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Minister's response to taxi drivers' action

21 December 2015

The Minister for Transport and Technical Services, Deputy Eddie Noel, has made the following statement about the action taken by rank taxi drivers on Monday 21 December 2015:

“The most important priority for us and for the taxi industry is the travelling public. As such, I would ask drivers to provide their customers with notice prior to taking any action which disrupts transport – particularly over the festive period.

I would like to extend an invitation to drivers and their representatives to meet with me and with the Chief Minister, Senator Ian Gorst, to discuss any outstanding issues.

Over recent months we have had positive and productive discussions with the Jersey Taxi Drivers Association and representatives of cab drivers and companies and have found common ground on the vast majority of the reforms to the industry, including clarification on accessibility for customers with wheelchairs. This means that all vehicles will need to be able to accommodate a folded wheelchair – not necessarily provide a ‘ride in’ service for customers.

We value these talks and will continue to work closely with industry representatives to reach a consensus on the issues raised to ensure that changes are implemented in a measured way which will provide the best possible future service for the whole community.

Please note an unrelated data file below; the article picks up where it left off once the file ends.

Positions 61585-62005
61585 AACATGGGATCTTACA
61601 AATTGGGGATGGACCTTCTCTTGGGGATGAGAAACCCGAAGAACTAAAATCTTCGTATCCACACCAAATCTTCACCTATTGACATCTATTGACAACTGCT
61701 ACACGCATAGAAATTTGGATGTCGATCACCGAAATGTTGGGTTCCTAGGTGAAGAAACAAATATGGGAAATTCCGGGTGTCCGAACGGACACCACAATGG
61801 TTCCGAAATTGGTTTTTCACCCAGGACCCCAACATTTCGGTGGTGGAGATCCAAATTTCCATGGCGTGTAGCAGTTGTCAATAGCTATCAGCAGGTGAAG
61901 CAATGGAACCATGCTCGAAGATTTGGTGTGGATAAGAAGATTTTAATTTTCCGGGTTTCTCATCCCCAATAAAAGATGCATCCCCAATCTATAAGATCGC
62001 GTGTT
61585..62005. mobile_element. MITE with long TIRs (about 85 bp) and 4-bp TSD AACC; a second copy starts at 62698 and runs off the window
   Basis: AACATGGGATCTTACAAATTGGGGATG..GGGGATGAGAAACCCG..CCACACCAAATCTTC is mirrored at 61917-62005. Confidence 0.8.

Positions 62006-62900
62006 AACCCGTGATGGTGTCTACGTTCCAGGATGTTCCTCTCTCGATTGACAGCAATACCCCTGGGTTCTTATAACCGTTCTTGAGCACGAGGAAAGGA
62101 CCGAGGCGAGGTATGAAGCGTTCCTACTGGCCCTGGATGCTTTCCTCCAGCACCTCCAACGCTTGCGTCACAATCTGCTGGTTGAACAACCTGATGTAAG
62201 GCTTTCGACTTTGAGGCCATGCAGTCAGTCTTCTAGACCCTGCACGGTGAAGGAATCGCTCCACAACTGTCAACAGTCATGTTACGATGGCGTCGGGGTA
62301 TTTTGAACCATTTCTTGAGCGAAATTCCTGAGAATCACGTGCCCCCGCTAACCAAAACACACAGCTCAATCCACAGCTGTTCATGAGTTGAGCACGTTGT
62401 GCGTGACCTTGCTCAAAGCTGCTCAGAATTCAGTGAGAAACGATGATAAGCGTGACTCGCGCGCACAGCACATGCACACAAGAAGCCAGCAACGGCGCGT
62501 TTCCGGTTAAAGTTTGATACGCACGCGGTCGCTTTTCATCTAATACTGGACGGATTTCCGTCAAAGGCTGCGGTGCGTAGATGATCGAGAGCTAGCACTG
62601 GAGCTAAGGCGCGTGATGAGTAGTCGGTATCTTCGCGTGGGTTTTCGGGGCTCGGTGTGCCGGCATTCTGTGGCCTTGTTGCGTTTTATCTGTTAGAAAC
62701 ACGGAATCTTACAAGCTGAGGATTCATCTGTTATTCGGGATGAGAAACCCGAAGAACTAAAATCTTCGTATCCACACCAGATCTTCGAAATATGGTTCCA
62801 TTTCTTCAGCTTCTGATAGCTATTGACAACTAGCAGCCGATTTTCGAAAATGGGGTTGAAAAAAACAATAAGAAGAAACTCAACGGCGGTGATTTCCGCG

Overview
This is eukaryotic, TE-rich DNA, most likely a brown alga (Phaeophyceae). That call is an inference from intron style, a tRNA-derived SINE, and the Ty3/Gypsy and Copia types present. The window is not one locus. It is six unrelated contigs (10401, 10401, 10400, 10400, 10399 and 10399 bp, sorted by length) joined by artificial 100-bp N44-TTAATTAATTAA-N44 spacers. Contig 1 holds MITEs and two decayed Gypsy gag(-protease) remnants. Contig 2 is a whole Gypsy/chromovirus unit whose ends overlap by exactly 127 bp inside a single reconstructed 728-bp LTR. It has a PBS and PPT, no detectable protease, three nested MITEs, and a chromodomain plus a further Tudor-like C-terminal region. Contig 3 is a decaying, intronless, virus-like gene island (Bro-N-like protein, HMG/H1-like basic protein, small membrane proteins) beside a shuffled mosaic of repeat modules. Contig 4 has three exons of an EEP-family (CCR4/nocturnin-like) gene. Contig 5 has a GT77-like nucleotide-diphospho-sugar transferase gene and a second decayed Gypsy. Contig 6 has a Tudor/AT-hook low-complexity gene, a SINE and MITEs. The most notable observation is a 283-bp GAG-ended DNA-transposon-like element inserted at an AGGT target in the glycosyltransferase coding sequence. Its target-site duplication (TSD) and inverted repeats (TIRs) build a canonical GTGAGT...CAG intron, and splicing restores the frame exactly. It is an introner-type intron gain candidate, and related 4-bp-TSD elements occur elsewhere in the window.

Public clarity on service

Our reforms aim to give the public clarity on tariffs, the ability to recognise vehicles instantly, have a good service at peak times and be able to use the service whatever their physical needs.

The reforms that we are making follow a long period of wide-ranging public consultation. These changes are designed to best serve the travelling public in this island and to ensure that the taxi industry provides a safe and convenient service.

To make sure that this is the case we need to change the way that we regulate the industry. I would like to restate that we are not seeking the instant deregulation sought by the Channel Islands Competition Regulatory Authority (CICRA) but rather shifting the emphasis from the number of vehicles we regulate to the quality of the service provided. This switch needs to happen but the way in which these changes will be made remains open for discussion.

Finally, I would reiterate my request that drivers continue to consider the needs of their customers, before taking any further action without warning. If, for instance, this was industrial action by a unionised workforce rather than self-employed individuals, then the law would require that seven days’ notice be given.

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